All About Estates

“A stitch in time saves time”

Professionals and lay people have no doubt been part of or heard about the increased awareness of the issues facing the elderly whether vulnerable, capable or not.  Most however, are not aware of section 331 of the criminal code. 

Section 331 of the Criminal Code of Canada states:  

331. Every one commits theft who, being entrusted, whether solely or jointly with another person, with a power of attorney for the sale, mortgage, pledge or other disposition of real or personal property, fraudulently sells, mortgages, pledges or otherwise disposes of the property or any part of it, or fraudulently converts the proceeds of a sale, mortgage, pledge or other disposition of the property, or any part of the proceeds, to a purpose other than that for which he was entrusted by the power of attorney.

This may change as most major police divisions have now created positions such as elder abuse officers or even complete units to investigate complaints of elder abuse whether emotional, physical or financial.  Despite the increased activity, research suggests that this is not a new phenomenon (hence the longstanding provision in the criminal code). 

Similar investigative powers exist for the Public Guardian and Trustee where a specialized unit has statutory powers under the Substitute Decisions Act to investigate if a person is alleged to be incapable and suffering, or at risk of suffering, “serious adverse effects” of a financial or personal nature as a result.

Does this increased activity and awareness require “more” from practitioners in drafting powers of attorney, or from trusts/institutional officers advising attorneys or grantors, or from the consultants who are increasingly working with the elderly and their families?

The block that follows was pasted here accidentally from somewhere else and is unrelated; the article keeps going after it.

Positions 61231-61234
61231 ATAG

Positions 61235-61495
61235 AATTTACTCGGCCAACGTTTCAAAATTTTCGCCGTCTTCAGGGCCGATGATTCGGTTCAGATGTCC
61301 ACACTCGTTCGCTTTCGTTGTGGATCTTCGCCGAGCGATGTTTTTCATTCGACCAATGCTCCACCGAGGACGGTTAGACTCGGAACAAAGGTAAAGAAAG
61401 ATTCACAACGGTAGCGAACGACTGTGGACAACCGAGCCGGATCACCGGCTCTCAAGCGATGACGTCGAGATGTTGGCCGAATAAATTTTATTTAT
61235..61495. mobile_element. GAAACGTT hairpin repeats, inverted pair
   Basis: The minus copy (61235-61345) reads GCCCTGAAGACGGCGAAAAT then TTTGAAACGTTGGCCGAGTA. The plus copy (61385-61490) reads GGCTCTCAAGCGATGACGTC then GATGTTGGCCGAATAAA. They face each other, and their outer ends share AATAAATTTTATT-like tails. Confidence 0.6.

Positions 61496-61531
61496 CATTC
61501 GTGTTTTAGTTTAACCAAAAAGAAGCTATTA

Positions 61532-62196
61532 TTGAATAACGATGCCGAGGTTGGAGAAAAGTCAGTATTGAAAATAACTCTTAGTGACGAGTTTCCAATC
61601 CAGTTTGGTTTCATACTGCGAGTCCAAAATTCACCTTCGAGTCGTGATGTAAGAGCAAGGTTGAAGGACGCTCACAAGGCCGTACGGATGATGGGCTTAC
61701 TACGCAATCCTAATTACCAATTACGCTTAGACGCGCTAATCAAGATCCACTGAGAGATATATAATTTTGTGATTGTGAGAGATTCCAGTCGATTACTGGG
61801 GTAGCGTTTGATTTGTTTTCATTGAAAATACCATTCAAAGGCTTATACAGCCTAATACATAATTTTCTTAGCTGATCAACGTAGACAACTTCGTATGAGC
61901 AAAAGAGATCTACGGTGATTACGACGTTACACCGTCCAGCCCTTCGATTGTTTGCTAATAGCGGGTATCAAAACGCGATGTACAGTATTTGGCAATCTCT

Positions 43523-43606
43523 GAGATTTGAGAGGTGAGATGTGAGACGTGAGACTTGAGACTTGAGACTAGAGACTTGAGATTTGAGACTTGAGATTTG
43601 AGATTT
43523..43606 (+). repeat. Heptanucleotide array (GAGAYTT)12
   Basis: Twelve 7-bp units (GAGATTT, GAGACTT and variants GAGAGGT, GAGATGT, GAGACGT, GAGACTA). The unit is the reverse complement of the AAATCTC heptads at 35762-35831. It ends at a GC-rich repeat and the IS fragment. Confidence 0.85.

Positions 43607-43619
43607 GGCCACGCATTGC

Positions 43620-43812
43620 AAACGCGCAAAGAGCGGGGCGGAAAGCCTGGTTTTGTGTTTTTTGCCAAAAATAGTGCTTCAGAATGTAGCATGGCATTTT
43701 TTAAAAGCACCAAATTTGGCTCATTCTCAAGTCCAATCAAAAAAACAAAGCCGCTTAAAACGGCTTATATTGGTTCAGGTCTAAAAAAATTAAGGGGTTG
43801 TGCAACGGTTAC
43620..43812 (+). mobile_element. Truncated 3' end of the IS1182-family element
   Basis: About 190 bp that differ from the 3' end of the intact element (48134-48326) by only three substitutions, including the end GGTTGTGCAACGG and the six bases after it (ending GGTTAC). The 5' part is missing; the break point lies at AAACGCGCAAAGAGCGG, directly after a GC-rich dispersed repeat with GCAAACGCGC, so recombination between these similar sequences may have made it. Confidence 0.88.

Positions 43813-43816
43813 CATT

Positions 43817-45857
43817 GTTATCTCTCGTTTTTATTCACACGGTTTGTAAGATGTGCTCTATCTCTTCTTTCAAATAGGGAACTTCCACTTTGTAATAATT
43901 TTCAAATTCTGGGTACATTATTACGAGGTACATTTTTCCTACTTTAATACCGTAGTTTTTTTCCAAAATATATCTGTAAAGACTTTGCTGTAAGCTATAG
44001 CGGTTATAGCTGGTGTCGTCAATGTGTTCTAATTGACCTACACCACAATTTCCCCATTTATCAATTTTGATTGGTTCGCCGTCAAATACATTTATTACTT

Is the problem a lack of understanding or appreciation of the actual power of an attorney (“I don’t want to know” syndrome: the ignorant client).  Is the problem just blind faith and trust in the attorney (“he wouldn’t do that to me” syndrome: the denial client).  Is the problem a lack of realism (“this will never happen to me” syndrome: the “head in the sand” client). 

Regardless, is the solution greater awareness through education and if so how?  More education (if correct and accurate) never hurts and more is needed in the area of powers of attorney.  Some recent trends are to: spend more time with the client on the document, the process and their effectiveness; recommend that the client arrange for a consultation with you (the advisor) and the named attorney to discuss and review the various duties and obligations; have the client include a “you must see my or a lawyer before you can act as my attorney” clause in the power of attorney; or a family meeting with or without you present.  Whether these measures will make a difference it is too early to tell but they are taking place and if done properly provide a way for us to add value to the services that we offer.

Lesson Learned: Take the time now to educate.

Until next time

Jasmine Sweatman

About Jasmine Sweatman